His historical novels include the Nick Revill series, set in Elizabethan London, a Victorian sequence, and a series of Chaucer mysteries, now in in e-books.
Take five children - three brothers, two girls - from a Baltimore suburb on the edge of a wild woodland, let them wander around until they find a broken-down cabin occupied by an impoverished black whom they (sort of) befriend, stir in class and sexual tensions, add a night of hurricane and an unexplained death, and leave to simmer for more than thirty years. The result is Laura Lippman’s engrossing The Innocents.
The book begins in the present day with the death, either by accident or suicide, of Gordon, the youngest of the three Halloran brothers. Gordon, known to the others as Go-Go because of his impulsive character, is a ‘failure’ compared to Tim, now a state’s attorney, and Sean, prosperously married and living down in Florida. All three come from a white-collar family clinging precariously above the blue-collar world.
The same couldn’t be said of teenage Mickey, whose happy-go-lucky waitress mother regularly shacked up with various men, or of middle-class Gwen, whose father was a doctor and mother a frustrated artist. The Innocents switches between the late 70s, when Jimmy Carter was President and children could go wandering in the woods, and the present, when Gwen has married a doctor and Mickey reinvented herself as air stewardess McKey. One of things which Laura Lippman persuasively shows is the way all of the children come to echo aspects of their parents as they grow older, even if they were once determined to be different from them. Inevitably, the mysterious - possibly murderous - events on the night of the hurricane come back to haunt the five, and the truth is revealed only at the end in a piecemeal way.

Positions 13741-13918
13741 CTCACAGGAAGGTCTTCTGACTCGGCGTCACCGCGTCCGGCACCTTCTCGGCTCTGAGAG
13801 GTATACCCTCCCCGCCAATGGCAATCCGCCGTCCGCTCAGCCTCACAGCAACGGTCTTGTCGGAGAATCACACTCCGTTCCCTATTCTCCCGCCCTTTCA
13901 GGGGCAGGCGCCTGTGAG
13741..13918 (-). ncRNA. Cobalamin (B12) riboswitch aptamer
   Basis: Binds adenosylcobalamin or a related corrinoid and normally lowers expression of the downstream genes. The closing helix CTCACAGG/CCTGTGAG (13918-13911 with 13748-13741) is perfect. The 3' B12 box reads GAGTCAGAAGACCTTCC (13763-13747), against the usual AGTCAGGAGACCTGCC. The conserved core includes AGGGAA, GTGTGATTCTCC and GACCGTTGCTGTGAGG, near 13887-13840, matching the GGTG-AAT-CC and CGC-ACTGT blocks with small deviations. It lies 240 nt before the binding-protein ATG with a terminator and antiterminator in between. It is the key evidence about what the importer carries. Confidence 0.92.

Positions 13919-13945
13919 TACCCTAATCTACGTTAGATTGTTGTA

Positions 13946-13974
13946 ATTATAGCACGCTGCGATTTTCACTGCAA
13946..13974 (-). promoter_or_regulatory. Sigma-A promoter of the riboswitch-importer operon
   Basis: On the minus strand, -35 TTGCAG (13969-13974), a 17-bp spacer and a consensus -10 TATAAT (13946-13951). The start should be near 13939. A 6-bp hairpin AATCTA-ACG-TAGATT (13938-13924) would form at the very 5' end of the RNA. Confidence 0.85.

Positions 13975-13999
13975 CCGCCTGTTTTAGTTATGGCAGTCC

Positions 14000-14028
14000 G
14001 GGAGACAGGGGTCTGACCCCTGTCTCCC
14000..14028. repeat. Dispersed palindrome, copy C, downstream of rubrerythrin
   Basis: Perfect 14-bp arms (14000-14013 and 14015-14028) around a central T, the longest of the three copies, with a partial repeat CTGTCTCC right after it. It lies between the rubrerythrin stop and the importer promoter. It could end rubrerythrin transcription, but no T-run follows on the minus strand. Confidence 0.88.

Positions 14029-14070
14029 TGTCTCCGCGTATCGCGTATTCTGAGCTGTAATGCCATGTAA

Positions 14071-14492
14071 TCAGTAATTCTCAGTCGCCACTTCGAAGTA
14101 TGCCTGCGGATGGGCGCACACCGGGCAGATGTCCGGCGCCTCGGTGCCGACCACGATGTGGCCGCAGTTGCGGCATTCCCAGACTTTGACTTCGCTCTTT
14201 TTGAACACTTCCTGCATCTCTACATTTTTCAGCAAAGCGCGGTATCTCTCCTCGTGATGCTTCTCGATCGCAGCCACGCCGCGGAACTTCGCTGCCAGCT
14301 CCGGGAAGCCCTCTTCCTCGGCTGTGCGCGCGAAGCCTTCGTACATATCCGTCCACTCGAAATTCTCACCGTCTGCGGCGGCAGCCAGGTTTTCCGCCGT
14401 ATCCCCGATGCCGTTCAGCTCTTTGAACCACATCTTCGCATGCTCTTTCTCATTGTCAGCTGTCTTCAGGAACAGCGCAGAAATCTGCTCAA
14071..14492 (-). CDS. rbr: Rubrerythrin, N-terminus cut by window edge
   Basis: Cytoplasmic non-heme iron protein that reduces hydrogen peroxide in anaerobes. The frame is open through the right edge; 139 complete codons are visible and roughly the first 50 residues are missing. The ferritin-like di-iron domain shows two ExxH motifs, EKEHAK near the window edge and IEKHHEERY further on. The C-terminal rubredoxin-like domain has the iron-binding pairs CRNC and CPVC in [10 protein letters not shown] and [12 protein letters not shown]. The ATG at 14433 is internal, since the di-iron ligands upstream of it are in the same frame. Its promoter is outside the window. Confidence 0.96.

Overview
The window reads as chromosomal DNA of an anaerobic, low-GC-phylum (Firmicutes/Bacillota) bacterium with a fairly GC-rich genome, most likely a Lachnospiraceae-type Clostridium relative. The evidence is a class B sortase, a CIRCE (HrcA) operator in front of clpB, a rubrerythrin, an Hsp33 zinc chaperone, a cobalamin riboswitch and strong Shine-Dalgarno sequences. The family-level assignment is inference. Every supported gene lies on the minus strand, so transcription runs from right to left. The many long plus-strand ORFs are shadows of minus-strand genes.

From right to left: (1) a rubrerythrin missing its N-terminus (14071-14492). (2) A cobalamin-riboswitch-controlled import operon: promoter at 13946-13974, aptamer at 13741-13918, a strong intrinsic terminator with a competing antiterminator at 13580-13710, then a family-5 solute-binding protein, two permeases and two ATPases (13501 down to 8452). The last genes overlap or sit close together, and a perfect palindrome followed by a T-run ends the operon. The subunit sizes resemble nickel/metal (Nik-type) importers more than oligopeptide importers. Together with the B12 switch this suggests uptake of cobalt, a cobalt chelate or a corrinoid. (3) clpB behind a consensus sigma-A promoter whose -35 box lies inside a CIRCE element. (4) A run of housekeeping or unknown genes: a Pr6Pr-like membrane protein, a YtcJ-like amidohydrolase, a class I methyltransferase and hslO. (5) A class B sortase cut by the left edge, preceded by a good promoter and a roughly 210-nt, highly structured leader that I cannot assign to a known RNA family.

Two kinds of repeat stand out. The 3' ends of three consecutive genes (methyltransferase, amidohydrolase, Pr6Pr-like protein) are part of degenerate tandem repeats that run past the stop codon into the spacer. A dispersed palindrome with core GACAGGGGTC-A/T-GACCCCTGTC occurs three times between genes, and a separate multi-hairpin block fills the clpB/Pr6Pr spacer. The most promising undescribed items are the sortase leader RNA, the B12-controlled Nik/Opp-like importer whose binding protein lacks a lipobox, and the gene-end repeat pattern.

Who did what remains slightly shadowed, though, in keeping with the multiple viewpoints of the novel. In fact, in the childhood sections, Lippman has a kind of floating narrator, ‘us’, so that the reader is never sure who is telling the story. Although Lippman’s series private eye Tess Monaghan makes a brief appearance near the end, The Innocents is a stand-alone book and is as much a subtle study of character and the workings of time as it is a satisfying psychological thriller.